Project

NWO Veni Project: Polytheism as language (2018-2022)

Peels-Matthey, S.

Project: Research

Description

This project is about Ancient Greek polytheism. It concerns the questions of how worshippers perceived and understood their gods, offering a new linguistic approach to divine plurality in the religious experience of Greek worshippers.
The Ancient Greeks recognized and honoured a plurality of gods. Polytheism was one of the most defining features of Greek religion, but the workings of polytheism are at the same time difficult for us to understand. It is now generally accepted that a static view of Greek pantheons, in which individual divinities are studied in isolation and are reduced to ‘persons’ (juxtaposed to one another as ‘god of war’, ‘goddess of love, etc.) is inadequate. The major gods are all active in multiple spheres of activity. This makes it difficult to pinpoint the distinct identity of individual gods. Moreover, it raises the question to which god one should turn to receive help in a particular area of expertise. How did Ancient Greek worshippers see their gods and how did they know whom to address?
The present project opens a new path into understanding how polytheism works. ‘Understanding polytheism’ means getting a grasp on how a multiplicity of gods, each with their own (range of) epithets and roles, affected the lives of the Ancient Greeks. What kinds of mental representations did the Greeks have of their gods and their unity? And why did they sometimes turn to a particular god, and sometimes to another (or to the same deity with a different epithet)?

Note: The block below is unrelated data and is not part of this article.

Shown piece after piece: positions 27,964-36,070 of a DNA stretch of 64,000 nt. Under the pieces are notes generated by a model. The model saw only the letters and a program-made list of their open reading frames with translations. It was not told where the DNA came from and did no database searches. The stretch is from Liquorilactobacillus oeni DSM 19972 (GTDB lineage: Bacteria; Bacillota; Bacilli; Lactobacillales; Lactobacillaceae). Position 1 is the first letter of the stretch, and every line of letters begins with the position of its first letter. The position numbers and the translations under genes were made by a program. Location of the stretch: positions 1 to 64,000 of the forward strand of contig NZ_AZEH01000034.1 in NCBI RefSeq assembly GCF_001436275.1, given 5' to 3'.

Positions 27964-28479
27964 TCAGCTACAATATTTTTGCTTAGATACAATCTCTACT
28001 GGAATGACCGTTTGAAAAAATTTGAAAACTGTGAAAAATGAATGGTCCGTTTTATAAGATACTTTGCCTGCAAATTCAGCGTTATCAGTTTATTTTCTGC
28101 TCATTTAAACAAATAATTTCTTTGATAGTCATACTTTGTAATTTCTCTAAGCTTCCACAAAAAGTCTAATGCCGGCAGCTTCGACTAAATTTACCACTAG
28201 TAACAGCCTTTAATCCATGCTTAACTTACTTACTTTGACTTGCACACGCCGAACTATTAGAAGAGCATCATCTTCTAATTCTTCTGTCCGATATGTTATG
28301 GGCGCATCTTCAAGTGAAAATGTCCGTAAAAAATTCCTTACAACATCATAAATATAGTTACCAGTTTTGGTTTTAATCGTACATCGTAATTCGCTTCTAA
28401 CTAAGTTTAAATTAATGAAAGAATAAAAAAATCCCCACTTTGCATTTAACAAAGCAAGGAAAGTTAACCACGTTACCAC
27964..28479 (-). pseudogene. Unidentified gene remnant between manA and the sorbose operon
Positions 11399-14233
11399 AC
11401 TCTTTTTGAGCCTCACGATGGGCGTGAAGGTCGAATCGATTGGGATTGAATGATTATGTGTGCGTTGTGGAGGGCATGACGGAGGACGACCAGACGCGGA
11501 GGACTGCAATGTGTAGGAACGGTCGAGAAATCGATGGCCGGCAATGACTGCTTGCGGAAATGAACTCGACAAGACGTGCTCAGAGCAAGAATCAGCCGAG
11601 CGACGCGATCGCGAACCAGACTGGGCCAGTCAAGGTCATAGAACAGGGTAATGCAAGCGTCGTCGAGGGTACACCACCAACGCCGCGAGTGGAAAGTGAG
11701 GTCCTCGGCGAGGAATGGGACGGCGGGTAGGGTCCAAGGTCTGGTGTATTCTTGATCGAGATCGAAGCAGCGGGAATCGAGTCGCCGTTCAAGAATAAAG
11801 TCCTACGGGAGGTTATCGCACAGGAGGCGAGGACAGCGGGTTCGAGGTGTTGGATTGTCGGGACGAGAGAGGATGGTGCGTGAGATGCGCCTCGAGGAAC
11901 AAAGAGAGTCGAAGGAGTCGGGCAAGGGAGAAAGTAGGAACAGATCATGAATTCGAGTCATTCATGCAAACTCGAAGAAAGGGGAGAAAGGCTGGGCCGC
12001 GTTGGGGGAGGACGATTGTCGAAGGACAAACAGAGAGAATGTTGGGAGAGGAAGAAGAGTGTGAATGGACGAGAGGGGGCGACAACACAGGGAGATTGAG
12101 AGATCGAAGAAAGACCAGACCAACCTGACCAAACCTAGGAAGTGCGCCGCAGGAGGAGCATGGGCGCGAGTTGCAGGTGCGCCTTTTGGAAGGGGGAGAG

I propose analysing Greek polytheism by using the tools of conceptual/lexical semantics in the framework of Cognitive Linguistics. This framework offers a view of how knowledge is represented in the minds of language users. Using this approach, I take worshippers’ experiences of deities as lexical knowledge. This hypothesis is based on the dominant scholarly view in studies on Greek gods that theonyms (god-names) were the core of knowledge of deities. I will use the insights of this linguistic paradigm to understand how worshippers mentally represented a complex deity, who may have had an array of functions. I will also study competition between deities (why did a worshippers turn to a particular god?) as cases of lexical competition, by analysing contrasts between gods.
Two exemplary and complementary case studies were selected to validate the methodology from two different angles. The first concerns a field of activity: the domain of reproduction of life. I will study ‘competition’ between the large variety of divinities involved. The second case concentrates on Artemis, a deity who is particularly frequently associated with the birth and growth of children, but who is active in many other domains, too. I will analyse the complex representation of Artemis in the religious conceptions of her worshippers.
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